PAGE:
The binary that matters
The larger question that needs to be answered is not whether it is good or bad sex, moral or immoral sex, natural or unnatural sex, reproductive or non-reproductive sex, romantic or recreational sex, within caste or inter-caste sex; but, whether it is consensual or non-consensual sex. While the former are shaped by cultural and social norms and we may continue to debate what is right from wrong; the latter is crucial for the wellbeing and safety of all concerned.
According to Explanation 2 of Section 375 of the Indian Penal Code:“Consent means an unequivocal voluntary agreement when the woman by words, gestures or any form of verbal or non-verbal communication, communicates willingness to participate in the specific sexual act.Provided that a woman who does not physically resist to [sic] the act of penetration shall not by the reason only of that fact, be regarded as consenting to the sexual activity.”
In the case of rape of a US scholar Christine Marrewa Karwoski by Mahmood Farooqui, the conviction by the trial court was overturned by the Delhi High Court and the accused was exonerated on the following grounds: “It remains in doubt as to whether such an incident, as has been narrated by the complainant, took place and if at all it had taken place, it was without her will/consent, and if it was without her consent, whether Farooqui could discern/understand the same”. The court also added, “Instances of woman behaviour are not unknown that a feeble ‘no’ may mean a ‘yes’.”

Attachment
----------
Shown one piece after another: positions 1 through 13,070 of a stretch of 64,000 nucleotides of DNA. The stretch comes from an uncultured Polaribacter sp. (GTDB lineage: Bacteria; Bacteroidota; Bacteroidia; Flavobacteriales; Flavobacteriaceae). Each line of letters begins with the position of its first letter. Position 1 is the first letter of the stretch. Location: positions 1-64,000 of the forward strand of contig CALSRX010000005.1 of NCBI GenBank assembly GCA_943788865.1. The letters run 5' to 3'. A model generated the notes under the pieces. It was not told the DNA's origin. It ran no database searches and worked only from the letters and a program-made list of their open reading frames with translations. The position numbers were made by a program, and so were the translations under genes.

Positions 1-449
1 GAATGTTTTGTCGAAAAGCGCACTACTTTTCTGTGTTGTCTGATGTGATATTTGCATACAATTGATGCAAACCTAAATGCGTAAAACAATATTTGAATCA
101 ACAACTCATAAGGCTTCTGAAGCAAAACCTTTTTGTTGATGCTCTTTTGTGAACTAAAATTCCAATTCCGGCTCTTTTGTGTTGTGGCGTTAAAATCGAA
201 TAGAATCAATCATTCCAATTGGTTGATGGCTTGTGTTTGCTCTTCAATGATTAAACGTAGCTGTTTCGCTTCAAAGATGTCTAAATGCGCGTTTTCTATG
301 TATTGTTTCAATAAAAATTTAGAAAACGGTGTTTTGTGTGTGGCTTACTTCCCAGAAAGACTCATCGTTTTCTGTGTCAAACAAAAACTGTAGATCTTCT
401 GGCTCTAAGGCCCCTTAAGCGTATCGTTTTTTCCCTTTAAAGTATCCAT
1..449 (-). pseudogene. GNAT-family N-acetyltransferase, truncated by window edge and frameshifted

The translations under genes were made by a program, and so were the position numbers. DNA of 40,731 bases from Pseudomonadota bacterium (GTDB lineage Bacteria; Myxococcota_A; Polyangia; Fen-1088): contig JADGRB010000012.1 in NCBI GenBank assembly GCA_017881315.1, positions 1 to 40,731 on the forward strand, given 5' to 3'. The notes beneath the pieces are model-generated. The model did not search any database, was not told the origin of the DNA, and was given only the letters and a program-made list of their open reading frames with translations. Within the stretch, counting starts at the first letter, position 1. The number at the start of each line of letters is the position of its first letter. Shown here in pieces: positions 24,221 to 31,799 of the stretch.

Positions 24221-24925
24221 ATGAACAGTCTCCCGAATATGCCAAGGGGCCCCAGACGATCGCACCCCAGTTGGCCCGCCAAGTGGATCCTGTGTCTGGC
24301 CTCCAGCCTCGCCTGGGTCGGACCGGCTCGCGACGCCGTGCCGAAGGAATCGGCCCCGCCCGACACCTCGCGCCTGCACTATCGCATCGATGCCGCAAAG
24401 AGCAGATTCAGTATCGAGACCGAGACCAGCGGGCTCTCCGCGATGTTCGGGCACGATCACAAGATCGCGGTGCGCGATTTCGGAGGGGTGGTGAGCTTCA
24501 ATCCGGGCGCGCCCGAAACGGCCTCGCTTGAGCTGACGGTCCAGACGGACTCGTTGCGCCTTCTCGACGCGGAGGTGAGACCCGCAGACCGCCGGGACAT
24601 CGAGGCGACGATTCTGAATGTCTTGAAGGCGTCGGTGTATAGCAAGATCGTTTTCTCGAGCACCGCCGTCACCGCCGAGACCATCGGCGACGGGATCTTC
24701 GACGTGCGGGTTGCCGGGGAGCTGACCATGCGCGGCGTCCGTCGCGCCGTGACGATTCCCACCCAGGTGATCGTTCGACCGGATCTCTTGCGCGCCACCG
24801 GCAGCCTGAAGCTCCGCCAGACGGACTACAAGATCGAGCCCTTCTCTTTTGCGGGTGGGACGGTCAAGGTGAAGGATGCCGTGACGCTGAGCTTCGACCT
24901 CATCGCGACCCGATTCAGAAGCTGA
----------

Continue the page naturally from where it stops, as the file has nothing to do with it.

Does a “feeble ‘no’” not stand the test of not being ‘unequivocal voluntary agreement’?
In any intimate relationship involving two partners, what is paramount is the consent of both partners.But when applied to diverse contexts, cultures and times, consent may be a very nuanced concept that needs to be understood and interpreted carefully and cautiously, particularly by the practitioners of law.
Sexual acts between a husband and his wife without her consent does not amount to rape in the eyes of the law, even when accompanied with use of force. This is so, despite the recommendation of the Justice Verma Committee to make marital rape an offence. Is it a legal blindspot or is it important for protecting the institution of marriage and hence the “Collective Good”?